I don't think Plano even wants the Cotton Belt line that much and would greatly prefer the Red Line to be extended to their northern border.

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tanzoak
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Re: the Cotton Belt line

Postby tanzoak » 13 Oct 2017 17:11

The_Overdog wrote:I don't think Plano even wants the Cotton Belt line that much and would greatly prefer the Red Line to be extended to their northern border.


North of the Parker Rd terminus is a whole bunch of nothing.

What I would want if I was Plano is high-quality bus service to Legacy.

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electricron
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Re: the Cotton Belt line

Postby electricron » 14 Oct 2017 10:52

What I would want if I were Plano would be train stations in or near the western neighborhoods of Plano. That could be accomplished the following ways:
(A) commuter (regional) rail along the BNSF Madill corridor towards Frisco from Carrollton. This requires a commuter rail platform near the downtown Carrollton light rail station so passengers can transfer. It doesn’t mean building the Cotton Belt first, but building it first will certainly give these riders more choices.
(B) a rail line up either the DNT or Preston Road corridors, either above or below the toll road, or at grade on Preston Road. If the rail line is over or under the toll road, it doesn’t have to be restricted to light rail, it could be heavy rail using a powered third rail instead of a catenary.

That’s what citizens of western Plano would want, citizens of eastern Plano want the Cotton Belt built.

DART has a major problem that needs to be faced fairly soon, what’s next after the Cotton Belt and D2? What about a line up DNT? What about a line to Grand Prairie? What about a line to Mesquite? What about a line to Duncanville? What about a circulator line along Loop 12? There’s no vision
for the future of DART once the initial lines are finished! DART is not going to attract new member cities and new revenue streams without a new vision of what is next.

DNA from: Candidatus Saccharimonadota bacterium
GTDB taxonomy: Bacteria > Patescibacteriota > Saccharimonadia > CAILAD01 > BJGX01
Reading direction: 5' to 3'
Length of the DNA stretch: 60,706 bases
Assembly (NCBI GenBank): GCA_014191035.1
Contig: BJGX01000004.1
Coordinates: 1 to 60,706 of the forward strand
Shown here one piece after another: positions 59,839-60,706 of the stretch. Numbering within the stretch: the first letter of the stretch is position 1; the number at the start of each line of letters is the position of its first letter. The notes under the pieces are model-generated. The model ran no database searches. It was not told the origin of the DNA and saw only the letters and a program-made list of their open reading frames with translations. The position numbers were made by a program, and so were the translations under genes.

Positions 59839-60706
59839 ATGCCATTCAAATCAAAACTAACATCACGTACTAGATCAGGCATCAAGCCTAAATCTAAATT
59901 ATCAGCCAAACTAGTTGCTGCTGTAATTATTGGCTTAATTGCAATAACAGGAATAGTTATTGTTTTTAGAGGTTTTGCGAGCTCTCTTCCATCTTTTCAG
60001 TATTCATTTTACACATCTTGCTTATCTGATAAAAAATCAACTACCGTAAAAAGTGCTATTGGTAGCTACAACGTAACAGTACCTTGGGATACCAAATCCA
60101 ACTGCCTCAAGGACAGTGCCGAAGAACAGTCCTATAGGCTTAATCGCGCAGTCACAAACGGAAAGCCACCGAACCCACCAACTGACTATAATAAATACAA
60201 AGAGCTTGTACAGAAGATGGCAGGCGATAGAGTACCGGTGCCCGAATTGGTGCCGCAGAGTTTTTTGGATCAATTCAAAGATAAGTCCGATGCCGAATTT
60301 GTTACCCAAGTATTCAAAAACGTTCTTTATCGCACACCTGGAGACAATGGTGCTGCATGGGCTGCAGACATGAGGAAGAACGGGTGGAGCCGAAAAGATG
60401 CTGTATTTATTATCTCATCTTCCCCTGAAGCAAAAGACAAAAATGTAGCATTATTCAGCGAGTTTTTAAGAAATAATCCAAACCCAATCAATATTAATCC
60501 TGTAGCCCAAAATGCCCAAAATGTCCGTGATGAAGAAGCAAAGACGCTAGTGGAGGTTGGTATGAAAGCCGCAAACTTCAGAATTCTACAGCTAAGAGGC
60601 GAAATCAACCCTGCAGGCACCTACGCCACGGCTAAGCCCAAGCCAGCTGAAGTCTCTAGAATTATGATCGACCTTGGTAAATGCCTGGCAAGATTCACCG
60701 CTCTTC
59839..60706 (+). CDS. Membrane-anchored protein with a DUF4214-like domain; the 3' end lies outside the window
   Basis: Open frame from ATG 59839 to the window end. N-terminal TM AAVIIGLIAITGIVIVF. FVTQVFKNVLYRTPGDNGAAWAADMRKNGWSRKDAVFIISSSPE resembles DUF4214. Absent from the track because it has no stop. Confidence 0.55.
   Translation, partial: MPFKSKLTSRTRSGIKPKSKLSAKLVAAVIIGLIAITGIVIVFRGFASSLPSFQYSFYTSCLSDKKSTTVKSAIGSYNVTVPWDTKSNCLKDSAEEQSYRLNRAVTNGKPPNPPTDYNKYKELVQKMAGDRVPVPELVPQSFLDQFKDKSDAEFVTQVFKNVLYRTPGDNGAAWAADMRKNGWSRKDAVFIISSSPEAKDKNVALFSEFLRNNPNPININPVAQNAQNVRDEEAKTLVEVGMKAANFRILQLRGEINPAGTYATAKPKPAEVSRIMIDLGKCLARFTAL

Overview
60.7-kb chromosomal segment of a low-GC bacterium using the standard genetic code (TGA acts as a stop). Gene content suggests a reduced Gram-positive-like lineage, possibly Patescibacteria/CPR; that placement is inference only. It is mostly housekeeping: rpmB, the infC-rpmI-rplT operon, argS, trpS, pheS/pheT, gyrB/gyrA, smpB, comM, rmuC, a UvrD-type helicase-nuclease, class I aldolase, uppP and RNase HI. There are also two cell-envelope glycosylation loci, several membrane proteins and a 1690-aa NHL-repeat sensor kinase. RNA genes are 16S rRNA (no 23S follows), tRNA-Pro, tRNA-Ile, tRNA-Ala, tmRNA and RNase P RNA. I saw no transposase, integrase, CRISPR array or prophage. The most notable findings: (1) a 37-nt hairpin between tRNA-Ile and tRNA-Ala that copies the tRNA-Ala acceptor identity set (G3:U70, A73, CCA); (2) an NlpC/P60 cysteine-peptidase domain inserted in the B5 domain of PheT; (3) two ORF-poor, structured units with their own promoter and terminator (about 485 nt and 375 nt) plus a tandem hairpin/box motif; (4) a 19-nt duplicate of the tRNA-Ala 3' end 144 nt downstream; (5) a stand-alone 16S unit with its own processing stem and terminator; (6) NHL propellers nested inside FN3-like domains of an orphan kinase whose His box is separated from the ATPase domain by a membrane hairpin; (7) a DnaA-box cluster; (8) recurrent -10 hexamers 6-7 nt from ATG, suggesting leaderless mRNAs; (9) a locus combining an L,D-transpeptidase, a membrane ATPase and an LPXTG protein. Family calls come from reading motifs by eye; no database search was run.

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tanzoak
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Re: the Cotton Belt line

Postby tanzoak » 14 Oct 2017 11:42

electricron wrote:(B) a rail line up either the DNT or Preston Road corridors, either above or below the toll road, or at grade on Preston Road. If the rail line is over or under the toll road, it doesn’t have to be restricted to light rail, it could be heavy rail using a powered third rail instead of a catenary.


Well, sure. That is what I would want if I could just snap my fingers. But there's the small problem of the actual delivery/support of the project, unless there's been a sudden acceptance of taking lanes in N Dallas and at TxDOT and running rail through Preston Hollow that I'm unaware of.

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electricron
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Re: the Cotton Belt line

Postby electricron » 14 Oct 2017 12:24

tanzoak wrote:Well, sure. That is what I would want if I could just snap my fingers. But there's the small problem of the actual delivery/support of the project, unless there's been a sudden acceptance of taking lanes in N Dallas and at TxDOT and running rail through Preston Hollow that I'm unaware of.